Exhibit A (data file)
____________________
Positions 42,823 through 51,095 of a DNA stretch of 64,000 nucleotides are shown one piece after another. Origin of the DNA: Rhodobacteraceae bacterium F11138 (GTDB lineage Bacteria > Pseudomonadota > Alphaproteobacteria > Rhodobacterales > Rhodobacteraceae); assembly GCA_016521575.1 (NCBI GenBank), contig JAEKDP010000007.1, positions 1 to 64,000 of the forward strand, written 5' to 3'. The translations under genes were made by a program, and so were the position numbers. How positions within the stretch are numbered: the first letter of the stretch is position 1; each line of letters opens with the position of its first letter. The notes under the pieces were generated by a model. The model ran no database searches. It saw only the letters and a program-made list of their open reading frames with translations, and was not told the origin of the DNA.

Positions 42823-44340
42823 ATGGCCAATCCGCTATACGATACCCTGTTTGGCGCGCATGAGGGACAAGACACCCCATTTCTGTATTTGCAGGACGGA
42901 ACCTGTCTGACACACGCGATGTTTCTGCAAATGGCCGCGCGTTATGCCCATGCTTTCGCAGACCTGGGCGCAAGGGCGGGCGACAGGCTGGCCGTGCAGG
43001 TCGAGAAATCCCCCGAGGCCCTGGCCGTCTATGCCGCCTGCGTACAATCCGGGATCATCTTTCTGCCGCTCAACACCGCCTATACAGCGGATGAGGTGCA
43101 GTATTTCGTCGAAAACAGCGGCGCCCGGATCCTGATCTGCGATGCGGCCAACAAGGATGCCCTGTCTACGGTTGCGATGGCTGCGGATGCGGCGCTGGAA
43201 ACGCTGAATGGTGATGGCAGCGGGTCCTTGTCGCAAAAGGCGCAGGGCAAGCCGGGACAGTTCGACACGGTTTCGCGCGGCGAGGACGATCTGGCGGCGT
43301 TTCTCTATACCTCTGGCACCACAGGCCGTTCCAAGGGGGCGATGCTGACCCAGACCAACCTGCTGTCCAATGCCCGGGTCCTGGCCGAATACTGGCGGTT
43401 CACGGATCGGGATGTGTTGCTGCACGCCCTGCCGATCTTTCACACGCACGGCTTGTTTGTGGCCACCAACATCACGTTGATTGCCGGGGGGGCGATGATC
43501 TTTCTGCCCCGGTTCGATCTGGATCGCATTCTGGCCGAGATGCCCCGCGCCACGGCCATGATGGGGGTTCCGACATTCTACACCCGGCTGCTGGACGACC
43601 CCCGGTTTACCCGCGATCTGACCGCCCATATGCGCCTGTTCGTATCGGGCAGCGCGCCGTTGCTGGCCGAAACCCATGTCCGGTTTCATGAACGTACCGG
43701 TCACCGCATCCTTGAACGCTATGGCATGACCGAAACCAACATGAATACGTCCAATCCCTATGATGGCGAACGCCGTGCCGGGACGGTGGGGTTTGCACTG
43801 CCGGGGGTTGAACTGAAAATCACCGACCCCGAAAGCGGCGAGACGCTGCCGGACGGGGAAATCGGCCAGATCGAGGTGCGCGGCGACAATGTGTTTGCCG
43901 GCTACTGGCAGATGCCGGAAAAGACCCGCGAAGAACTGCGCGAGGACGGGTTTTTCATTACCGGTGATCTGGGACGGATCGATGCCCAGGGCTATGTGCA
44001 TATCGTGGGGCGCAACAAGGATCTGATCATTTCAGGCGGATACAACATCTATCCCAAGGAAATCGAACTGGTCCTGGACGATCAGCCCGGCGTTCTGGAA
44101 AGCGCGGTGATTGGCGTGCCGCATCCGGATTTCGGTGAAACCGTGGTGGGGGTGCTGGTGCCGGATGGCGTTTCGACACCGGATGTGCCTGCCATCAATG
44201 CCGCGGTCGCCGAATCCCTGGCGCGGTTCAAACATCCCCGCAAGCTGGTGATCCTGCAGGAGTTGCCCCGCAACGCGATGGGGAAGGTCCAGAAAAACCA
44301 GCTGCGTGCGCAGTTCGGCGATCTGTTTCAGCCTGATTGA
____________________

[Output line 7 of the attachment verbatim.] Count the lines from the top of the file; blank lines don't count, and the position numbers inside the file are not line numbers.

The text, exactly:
43201 ACGCTGAATGGTGATGGCAGCGGGTCCTTGTCGCAAAAGGCGCAGGGCAAGCCGGGACAGTTCGACACGGTTTCGCGCGGCGAGGACGATCTGGCGGCGT